System Monitoring Application

Go
Jython
Sensu (0.18+)
Zendesk REST API
Java 7
Nagios Plugins
Redis

Introduction

This project was initially designed to help diagnose customers’ BPM environment issues, as BP3’s customers frequently had performance issues on their systems running IBM BPM. Although eventually only used internally to monitor BP3’s internal BPM environments, it was designed to automatically open or update support tickets to notify support of issues with environments.

The UI for this project looks similar to Uchiwa's, which is the dashboard that comes with Sensu.

What is BPM Environment Monitoring?

Generally, servers are monitored for simple metrics such as:

However, BPM environments require further monitoring of their variables, such as JVM settings, database sizes, and average task completion time, as these variables can be bottlenecks to system and BPM performance. Getting some of this information requires “jumping through hoops”, especially for IBM BPM environments1.

My Responsibilities

During 2014 and 2015, I was responsible for designing, implementing, and delivering this project, while receiving some help from other developers during the implementation phase. As this was my first (and solo) project at BP3, I faced several challenges. Despite my shortcomings, this was a great learning experience and I believe it has helped immensely improve my engineering skills.

Once ready for production use, our sysadmin would take over the task of running this product, meaning I had to work closely with him to ensure he was having an exceptional user experience when using and maintaining this product.

Design and Technologies Used

This project was designed to consist of 3 parts:

Since this project was initially intended to be sold to customers (with the synchronizer and notifier being offered as a SaaS product), it was designed to be scalable and easy to install for customers.

Sensu Monitoring Tool

Sensu is an open source monitoring tool for decentralized monitoring. Multiple clients and servers can be installed that allow clients to connect to any of the available servers for relaying their findings. Sensu also comes with a web UI, where users can monitor systems in real-time. Sensu servers can then be configured to forward their findings (in our case, via email) through a provided API.

The simple architecture of Sensu Sensu.

Nagios

Nagios is an industry standard for monitoring systems and networks. It offers thousands of open source plugins for use with various monitoring tasks. A few drawbacks of Nagios are high barrier to entry (as it doesn’t have a clear client-server architecture like Sensu does) and a dated web UI . Since Sensu is decentralized, configuring it is relatively easier: Sensu clients only need one server to connect to, which they are then redirected to other servers if needed. In addition, Sensu supports the usage of Nagios plugins.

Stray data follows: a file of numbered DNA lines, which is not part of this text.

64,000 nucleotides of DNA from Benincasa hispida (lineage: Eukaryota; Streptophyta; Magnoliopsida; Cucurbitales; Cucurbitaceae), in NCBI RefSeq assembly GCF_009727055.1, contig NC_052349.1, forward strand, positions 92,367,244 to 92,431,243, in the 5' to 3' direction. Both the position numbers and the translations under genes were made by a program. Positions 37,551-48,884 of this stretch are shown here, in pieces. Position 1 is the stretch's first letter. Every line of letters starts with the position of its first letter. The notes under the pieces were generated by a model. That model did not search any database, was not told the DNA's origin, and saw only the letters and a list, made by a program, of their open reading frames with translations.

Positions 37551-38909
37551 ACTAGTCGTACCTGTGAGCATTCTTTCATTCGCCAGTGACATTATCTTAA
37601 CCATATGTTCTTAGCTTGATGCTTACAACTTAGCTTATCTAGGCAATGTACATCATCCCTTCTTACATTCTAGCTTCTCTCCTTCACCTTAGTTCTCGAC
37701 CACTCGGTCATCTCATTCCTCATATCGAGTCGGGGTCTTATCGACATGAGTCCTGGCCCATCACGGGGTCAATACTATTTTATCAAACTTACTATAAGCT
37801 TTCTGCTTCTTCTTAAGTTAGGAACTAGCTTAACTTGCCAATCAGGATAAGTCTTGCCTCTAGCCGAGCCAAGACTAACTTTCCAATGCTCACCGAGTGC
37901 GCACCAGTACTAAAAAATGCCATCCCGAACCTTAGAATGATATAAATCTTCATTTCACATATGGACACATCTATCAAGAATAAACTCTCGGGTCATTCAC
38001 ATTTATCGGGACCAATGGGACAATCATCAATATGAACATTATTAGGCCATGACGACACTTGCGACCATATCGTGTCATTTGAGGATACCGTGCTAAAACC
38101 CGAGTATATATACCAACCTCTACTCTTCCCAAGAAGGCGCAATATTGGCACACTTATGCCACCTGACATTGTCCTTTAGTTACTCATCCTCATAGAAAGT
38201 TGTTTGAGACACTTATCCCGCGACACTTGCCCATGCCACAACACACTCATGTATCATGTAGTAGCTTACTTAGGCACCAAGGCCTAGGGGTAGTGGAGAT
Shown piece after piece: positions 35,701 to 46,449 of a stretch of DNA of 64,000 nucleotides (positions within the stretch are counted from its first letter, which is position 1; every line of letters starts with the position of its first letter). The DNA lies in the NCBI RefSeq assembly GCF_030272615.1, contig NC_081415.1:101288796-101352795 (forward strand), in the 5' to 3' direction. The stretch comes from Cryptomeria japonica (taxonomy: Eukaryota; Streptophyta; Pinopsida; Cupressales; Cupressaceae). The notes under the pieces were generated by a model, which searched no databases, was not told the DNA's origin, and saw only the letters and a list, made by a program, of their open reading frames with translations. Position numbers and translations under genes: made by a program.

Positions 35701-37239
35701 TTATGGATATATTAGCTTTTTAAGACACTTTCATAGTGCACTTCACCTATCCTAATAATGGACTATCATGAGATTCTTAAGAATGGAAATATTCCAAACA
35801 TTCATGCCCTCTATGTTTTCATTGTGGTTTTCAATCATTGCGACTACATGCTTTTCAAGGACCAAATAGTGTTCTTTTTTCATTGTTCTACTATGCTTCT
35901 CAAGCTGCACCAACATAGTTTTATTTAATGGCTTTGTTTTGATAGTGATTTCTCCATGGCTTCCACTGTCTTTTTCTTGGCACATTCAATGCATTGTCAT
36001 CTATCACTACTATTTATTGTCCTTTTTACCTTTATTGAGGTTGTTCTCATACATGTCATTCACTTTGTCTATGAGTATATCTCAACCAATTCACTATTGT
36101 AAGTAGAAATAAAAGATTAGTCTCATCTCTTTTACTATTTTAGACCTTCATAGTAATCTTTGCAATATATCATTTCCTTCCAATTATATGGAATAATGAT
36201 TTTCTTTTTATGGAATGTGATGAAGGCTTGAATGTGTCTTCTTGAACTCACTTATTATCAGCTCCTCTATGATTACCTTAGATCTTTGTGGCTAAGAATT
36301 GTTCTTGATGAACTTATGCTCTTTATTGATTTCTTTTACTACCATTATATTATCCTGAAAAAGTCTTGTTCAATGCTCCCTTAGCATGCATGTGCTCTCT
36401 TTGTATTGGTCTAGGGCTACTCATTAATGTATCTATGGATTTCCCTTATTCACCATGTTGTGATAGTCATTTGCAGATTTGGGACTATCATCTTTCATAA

The left side shows the old Nagios interface, while the right side shows the new Nagios interface (not available at the time of development of this project)

Synchronizer and Notifier

When Sensu detected problems, it was configured to forward this information to a central email account. We used a listener (implemented in Java) on this email account, which were then synchronized (using our synchronizer implemented in Go) with the ones already stored in Redis. If no tickets existed on Zendesk for incoming problems, a new ticket was created. Otherwise, the existing tickets were updated with new information.

Redis

Redis is an open source, in-memory data store that can be used as a database or cache. I chose to use Redis because I was only storing Zendesk ticket IDs against Sensu monitoring information. A disk-based database system was not needed in this case (and not as easy to scale), as Redis excels in key-value pair storage and hashes. Since Redis can also be backed up, this eliminated the problem of losing data in the case of crashes.

Why Go?

At the time, the Go language was recently released and was praised for its excellence at concurrent programming. Seeing as our goal was to create scalable software, Go was the perfect candidate.

A high-level architecture diagram, showing all the interconnected modules. The Synchronizer and Notifier was programmed in Go and use Redis to keep track of related tickets.

Difficulties Faced

The biggest problems faced were due to security constraints of customers:

What Did I Learn From This Project?

What Would I Do Different Next Time?

Footnotes


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